Why are some Divorces Drama-Free?

Once the subject of front-page headlines, Matt Lauer’s divorce has quietly receded from the news cycle.  Lauer’s wife, Annette Roque, sought a divorce after he was infamously fired from NBC for allegations of sexual misconduct. Roque was, quite likely, humiliated and angry.  And yet, as things stand today, the divorce process has been relatively drama free……what’s going on here and what lessons can we pull from it? 

Lesson #1:  Divorce does not have to be a battle royal that is played out in a courtroom for all the world to see.  Of course, this scenario would have been perfectly understandable given the circumstances. However, alternative pathways to divorce, such as mediation or negotiation, are common and used all the time.  These options are seen as collaborative, and typically focus on keeping the divorce out of the courtroom. 

Divorce is taxing and emotional on its own, without adding the stress of litigating in a court of law.  As a result, Roque and Lauer may have simply elected a collaborative resolution to move through divorce.  And who could blame them, given the amount of press and scrutiny that has befallen them.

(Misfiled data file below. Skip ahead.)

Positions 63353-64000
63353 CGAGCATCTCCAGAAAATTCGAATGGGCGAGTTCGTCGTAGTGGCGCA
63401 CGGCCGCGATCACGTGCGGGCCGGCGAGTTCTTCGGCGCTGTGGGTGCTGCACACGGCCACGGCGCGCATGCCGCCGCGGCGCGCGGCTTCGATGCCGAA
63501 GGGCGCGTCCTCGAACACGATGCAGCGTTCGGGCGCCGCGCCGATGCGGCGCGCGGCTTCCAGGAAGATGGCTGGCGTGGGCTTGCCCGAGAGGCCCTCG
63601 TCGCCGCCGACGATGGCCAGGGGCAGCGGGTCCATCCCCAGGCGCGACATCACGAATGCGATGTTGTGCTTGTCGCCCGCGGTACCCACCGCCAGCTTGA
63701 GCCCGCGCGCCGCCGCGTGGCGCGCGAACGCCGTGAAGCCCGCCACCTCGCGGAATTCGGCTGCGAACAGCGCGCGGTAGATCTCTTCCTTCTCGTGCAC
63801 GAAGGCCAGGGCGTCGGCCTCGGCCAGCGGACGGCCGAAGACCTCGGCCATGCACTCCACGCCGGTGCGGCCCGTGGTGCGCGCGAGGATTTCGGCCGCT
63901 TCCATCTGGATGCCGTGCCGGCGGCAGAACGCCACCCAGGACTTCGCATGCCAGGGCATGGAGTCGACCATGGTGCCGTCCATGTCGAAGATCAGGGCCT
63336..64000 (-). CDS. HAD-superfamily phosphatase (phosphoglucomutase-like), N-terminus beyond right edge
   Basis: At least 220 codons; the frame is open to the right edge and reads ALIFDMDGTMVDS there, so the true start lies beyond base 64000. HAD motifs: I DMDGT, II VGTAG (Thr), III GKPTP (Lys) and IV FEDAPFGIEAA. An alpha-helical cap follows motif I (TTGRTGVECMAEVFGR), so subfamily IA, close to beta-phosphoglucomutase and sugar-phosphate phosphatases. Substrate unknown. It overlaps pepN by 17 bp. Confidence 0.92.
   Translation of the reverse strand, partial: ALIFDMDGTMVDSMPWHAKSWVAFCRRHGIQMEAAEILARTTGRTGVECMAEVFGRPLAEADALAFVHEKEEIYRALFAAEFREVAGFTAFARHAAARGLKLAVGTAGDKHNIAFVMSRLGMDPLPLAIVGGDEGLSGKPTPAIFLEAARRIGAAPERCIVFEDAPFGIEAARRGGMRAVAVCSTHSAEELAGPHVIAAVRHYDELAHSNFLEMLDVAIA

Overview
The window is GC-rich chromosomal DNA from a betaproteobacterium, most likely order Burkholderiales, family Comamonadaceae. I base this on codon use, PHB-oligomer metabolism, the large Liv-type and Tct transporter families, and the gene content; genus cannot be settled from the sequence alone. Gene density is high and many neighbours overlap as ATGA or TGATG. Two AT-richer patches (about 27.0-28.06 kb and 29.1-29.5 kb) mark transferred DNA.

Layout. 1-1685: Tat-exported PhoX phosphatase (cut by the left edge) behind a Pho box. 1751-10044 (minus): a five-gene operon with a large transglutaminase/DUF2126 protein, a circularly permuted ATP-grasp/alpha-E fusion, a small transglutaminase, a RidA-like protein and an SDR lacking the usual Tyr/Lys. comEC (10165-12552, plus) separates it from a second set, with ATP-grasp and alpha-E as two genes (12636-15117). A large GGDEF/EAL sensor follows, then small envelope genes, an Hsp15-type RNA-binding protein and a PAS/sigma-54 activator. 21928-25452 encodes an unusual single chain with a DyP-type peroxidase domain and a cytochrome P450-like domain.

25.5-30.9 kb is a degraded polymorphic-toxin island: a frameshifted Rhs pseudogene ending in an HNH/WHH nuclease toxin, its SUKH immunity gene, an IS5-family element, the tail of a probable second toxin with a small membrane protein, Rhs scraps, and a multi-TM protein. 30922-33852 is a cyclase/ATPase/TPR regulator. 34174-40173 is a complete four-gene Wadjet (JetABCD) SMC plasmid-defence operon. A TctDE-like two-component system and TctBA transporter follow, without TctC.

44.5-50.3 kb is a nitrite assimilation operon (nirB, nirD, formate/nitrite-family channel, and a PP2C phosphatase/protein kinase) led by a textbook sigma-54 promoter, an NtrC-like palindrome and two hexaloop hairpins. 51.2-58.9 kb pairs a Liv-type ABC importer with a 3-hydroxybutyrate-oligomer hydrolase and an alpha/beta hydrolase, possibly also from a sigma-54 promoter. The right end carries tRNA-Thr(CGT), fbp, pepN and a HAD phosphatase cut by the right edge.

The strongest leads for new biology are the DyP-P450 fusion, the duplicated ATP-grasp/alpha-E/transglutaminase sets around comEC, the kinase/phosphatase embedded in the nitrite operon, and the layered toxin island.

Lesson #2:  Sometimes one party simply wants to get things over as quickly as possible.  It takes both parties disagreeing on issues to escalate a divorce to a courtroom battle.  In this case, Lauer has been said to be open to giving Roque whatever she wants.  It would certainly explain the lack of drama.

Lesson #3:  The children feel the stress of a heavily litigated divorce.  There are times when parents will choose to take the high road to resolve their legal differences and refrain from a hostile or combative approach.  They do this for the sake of their kids’ wellbeing.  No matter how hard a parent tries to shield them, children will absorb the stress and anxiety that accompanies a contested divorce.  In this case, Roque and Lauer have been observed spending time with their children out of the spotlight.